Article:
Visible to the public Evaluation and Experimentation

Project Details

Researchers

Performance Period

Sep 23, 2019

Ranked 43 out of 102 Group Projects in this group.
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This research thrust focuses on the design and development of a highly accessible and scalable testbed environment for supporting the evaluation and experimentation efforts across the entire SURE research portfolio. This work is based on our existing technologies and previous results with the Command and Control Windtunnel (C2WT), a large-scale simulation integration platform and WebGME, a metaprogrammable web-based modeling environment with special emphasis
on on-line collaboration, model versioning and design-reuse. We are utilizing these core technologies and other third-party tools (e.g. Emulab) to provide a web-based interface for designing, executing and evaluating testbenches on a cloud-based simulation infrastructure. The metaprogramable environment enables us to develop and provide modeling languages, which specifically target each research thrust. Furthermore, by leveraging built-in prototypical inheritance we are building re-usable library components in the target domains.

First, the developed visual/modeling languages will be used to capture the physical, computational and communication infrastructure. Also, the simulation models will describe the deployment, configuration and/or the concrete strategies of security measures and algorithms. Third, the environment will provide entry points for injecting various attack or failure events from an existing library of components or by providing a model-based description of the algorithm.

For stimulating the experimentation and validation efforts in the SURE research thrusts and to motivate students and outside contributors to participate we are developing "Red Team" vs "Blue Team" simulation scenarios, where a using a given CPS infrastructure model each team is tasked to develop and/or configure security and fail-over measures while the other team develops an attack model. After the active design phase--when both teams are working in parallel and in isolation--the simulation is executed with no external user interaction, potentially several times. The winner is decided based on the scoring weights and rules which are captured by the infrastructure model. If successful, we may organize championships and maintain a leader board for each infrastructure model.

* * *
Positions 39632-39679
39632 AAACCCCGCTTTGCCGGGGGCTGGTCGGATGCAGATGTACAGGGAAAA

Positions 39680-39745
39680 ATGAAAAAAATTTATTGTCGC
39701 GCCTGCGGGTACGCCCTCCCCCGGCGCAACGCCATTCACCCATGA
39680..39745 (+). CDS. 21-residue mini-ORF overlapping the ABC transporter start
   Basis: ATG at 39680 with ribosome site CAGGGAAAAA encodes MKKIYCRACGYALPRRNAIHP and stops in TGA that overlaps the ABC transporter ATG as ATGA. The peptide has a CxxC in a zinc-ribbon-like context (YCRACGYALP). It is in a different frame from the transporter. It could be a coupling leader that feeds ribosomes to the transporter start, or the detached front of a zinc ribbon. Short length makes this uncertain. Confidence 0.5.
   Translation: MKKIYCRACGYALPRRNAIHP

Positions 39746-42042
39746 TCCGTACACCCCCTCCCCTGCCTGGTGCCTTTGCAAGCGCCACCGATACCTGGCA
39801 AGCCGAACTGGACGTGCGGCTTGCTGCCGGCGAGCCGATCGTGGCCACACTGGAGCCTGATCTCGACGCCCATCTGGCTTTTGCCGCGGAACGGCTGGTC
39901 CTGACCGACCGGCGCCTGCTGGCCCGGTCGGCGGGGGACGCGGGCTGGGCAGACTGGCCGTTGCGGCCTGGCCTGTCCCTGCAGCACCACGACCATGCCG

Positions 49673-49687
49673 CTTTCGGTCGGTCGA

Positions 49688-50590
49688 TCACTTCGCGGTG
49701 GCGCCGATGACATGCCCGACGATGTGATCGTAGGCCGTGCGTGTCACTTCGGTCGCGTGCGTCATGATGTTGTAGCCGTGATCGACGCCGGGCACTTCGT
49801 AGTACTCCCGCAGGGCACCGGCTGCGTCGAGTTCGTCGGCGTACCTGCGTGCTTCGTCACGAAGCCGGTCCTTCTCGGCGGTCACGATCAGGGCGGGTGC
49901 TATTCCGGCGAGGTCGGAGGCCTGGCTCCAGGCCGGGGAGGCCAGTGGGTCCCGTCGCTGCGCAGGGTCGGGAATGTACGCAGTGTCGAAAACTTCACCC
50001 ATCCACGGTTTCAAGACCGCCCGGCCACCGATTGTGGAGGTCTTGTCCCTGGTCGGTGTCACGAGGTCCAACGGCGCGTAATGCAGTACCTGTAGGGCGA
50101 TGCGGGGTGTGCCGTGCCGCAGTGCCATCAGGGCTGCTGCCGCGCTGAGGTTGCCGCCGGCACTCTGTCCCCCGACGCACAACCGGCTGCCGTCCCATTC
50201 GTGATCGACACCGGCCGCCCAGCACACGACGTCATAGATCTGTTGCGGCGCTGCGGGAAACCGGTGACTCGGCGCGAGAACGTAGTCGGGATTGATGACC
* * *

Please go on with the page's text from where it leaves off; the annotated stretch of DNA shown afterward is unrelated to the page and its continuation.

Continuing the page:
Peter Volgyesi is a Research Scientist at the Institute for Software Integrated Systems at Vanderbilt University. In the past decade Mr. Volgyesi has been working on several novel and high impact projects sponsored by DARPA, NSF, ONR, ARL and industrial companies (Lockheed Martin, BAE Systems, the Boeing Company, Raytheon, Microsoft). He is one of the architects of the Generic Modeling Environment, a widely used metaprogrammable visual modeling tool, and WebGME - its modern web-based variant. Mr. Volgyesi had a leading role in developing the real-time signal processing algorithms in PinPtr, a low cost, low power countersniper system. He also participated in the development of the Radio Interferometric Positioning System (RIPS), a patented technology for accurate low-power node localization. As PI on two NSF funded projects Mr. Volgyesi and his team developed a low-power software-defined radio platform (MarmotE) and a component-based development toolchain targeting multicore SoC architectures for wireless cyber-physical systems. His team won the Preliminary Tournament of the DARPA Spectrum Challenge in September, 2013.